This is a first for me: A guest post. It is a piece my sister, Kristen, wrote about something important happening to her. I offered my blog as an outlet because her message is an important one. Kristen has always been a close confidant; a source of light and laughter for me. Thanks, Kristen. And thank you for reading!
I Wish These Genes Didn’t Fit, By: Kristen Trainer Dion
When I was pregnant with my youngest child, Willa, my mom was diagnosed with breast cancer. Looking back, it terrified me, but it didn’t come as a shock. “Here it is, again!” I thought. “The black cloud that followed her for most of her life.” Her mom and grandmom both died of the disease after fighting with everything they had. My grandmom had both of her breast removed in what they called a radical mastectomy. Still, she succumbed to cancer.
Now, I worried that my unborn baby would never know her grandmom. No Grammy sleepovers, or trips to The Dollar Store, or McDonald’s or to the movies. My other two children were so young, I worried that they wouldn’t know her like I never really got to know my grandmom.
I am so grateful that was not the end to this story, but the beginning of my own personal journey. When my mom’s health returned after chemo, her doctor urged her to get genetic testing because of her strong family history, and the fact that she was not only a breast cancer survivor but she had also survived STAGE 3 Ovarian Cancer! #miracle #sheismeantobehere! Lol.
My mom found out she did in fact carry the BRCA gene, a gene that increases a woman’s risk of getting ovarian cancer up to 50% and breast cancer up to 80%. She urged me, well actually begged me, to get the testing done. I blew her off for a good while and then finally gave in just so she would stop talking about it.
I am so thankful she never did stop talking! You see, I am a carrier of the BRCA gene as well.
When I found out I had tested positive for the gene, I remember just breaking down. I was heartbroken and consumed with worry. I immediately thought of my daughters. What about their breasts? Will they be more at risk for getting breast cancer? Will my son pass this along to his children? These thoughts were unbearable.
I know all too well the devastation of cancer and chemo. I have seen my mom’s beautiful bald head more times than I would have liked. I have witnessed her being so sick that she could not move or do anything at all. I have seen her body after she had both her breasts removed.
And yet, I have also witnessed pure strength and what the human spirit will do to survive! Like so many incredible, strong woman out there, my mom fought her way back to health–fought her way back from cancer–twice!!
About a week after finding out I had the gene, I started to realize the magnitude of having this information. I started to feel so blessed, so incredibly lucky. I am grateful we live in a time where I have the opportunity to find out if I am destined to get this horrible illness. I believe with all my heart that if you are a woman with the BRCA gene in my family, you will get ovarian or breast cancer. At the urging of my doctor, two weeks after my 40th birthday, I had my ovaries removed. I was to follow that up with an MRI, then 6 months later, a yearly mammogram. Sounded like a good plan!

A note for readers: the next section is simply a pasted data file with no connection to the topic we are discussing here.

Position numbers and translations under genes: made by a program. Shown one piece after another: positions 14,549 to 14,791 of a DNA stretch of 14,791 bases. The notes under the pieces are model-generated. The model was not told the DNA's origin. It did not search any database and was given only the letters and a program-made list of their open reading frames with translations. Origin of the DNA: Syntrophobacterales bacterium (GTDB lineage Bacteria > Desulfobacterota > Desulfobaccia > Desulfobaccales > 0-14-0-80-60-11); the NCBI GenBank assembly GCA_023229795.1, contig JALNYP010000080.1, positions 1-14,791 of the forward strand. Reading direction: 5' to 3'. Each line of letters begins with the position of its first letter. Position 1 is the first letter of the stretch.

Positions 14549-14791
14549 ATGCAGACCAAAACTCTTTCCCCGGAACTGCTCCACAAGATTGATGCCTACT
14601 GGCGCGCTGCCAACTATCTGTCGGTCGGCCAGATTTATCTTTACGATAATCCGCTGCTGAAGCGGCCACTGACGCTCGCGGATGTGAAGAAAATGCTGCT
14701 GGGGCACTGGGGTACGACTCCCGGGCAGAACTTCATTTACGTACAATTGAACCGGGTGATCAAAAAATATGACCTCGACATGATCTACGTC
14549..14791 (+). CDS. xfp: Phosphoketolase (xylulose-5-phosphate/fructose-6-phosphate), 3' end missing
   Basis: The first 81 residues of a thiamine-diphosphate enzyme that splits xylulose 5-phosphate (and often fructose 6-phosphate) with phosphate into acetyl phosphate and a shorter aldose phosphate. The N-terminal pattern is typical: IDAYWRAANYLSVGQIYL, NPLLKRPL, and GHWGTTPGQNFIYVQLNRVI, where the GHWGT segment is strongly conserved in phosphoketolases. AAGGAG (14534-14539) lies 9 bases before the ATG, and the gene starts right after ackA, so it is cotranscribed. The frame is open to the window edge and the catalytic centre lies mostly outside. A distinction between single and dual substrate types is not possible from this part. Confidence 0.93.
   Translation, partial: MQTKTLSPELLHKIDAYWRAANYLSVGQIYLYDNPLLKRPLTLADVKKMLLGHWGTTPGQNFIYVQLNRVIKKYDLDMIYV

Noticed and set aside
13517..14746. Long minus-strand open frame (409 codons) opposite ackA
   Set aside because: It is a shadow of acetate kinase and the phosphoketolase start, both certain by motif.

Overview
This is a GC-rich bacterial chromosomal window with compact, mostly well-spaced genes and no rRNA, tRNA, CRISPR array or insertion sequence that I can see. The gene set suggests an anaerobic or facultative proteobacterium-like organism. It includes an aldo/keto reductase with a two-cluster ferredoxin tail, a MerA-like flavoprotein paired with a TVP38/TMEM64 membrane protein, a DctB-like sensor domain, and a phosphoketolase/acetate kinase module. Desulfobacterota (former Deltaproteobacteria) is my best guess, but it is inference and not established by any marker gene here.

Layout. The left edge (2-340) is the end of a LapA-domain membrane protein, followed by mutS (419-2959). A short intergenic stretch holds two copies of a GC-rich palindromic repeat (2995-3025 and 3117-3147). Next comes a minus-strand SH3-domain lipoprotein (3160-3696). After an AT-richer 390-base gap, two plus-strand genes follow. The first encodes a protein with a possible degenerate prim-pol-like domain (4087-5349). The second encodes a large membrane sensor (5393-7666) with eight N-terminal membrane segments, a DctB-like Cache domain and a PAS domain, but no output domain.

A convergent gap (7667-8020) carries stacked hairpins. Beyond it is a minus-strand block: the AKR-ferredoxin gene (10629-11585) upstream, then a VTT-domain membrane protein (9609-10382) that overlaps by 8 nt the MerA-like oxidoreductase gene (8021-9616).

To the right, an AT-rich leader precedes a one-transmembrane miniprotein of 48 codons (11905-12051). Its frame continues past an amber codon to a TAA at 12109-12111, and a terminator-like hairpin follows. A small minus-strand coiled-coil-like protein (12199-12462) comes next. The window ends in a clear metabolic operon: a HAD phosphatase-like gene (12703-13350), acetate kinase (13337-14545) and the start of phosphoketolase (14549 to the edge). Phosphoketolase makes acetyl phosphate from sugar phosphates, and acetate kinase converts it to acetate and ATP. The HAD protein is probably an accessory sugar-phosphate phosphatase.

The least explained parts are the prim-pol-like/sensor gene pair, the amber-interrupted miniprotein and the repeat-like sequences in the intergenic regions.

Only, I am a mom of 3 and life gets in the way. What should have been an MRI in January turned into an MRI in November. Then, when I was at Fox Chase Cancer Center, the doctor found a lump in my left breast, and another under my left arm. I was overcome with fear. Luckily, I only had to wait until later that day before they got me in for an ultrasound and all was fine. But in that time I waited, I thought of all the women who had a lump that was cancerous. Of the women who fought with all of their might to survive this disease. I thought of the families out there that had to watch someone they love suffer. I was so scared. I didn’t think I could be that strong.
I think my husband, Todd, was more scared than I. We talked that night, and he told me how he thought the odds were stacked against me. He told me he really wanted me to consider getting my breasts removed — that our family would be nothing without me, and he could not bear to watch me suffer. I am so blessed that he is my best friend! After a lot of conversations like that, I decided that I don’t want this dark cloud hanging over my head for the rest of my life. I don’t want to worry in between MRIs and mammograms that one day I will go in and everything won’t be fine. I don’t want to follow the same destiny as my mom, and my grandmom, and my great grandmom…. In my heart, I knew what I had to do.
And so, this Wednesday, March 18th, I will be getting a double mastectomy with reconstruction. I know this may not be the right decision for everyone, but it is the right decision for me and my family. I don’t feel that this will in any way diminish my femininity, but empower me as a woman. It is so profound that I can take control. Control of my health and future, and with this information I can make sure my children and future generations can do the same. As a mom, that is such an incredible gift!
Because of genetic testing, we have a fighting chance against ovarian and breast cancer. And for that I am deeply grateful! This is my story, my chance to rewrite my family’s genetic history. My dream is that my daughters will not have to make this decision because there will be a cure for breast cancer. My hope is that women continue to get genetic testing, so they won’t have to endure this horrible disease. My heart is with all the families that have had to watch someone they love suffer. My prayers are for the women who continue to fight with all their might. I pray for their healing; that they may live a long and blessed life! My thoughts will always be with the beautiful women who have been taken from us in their brave battle against ovarian and breast cancer.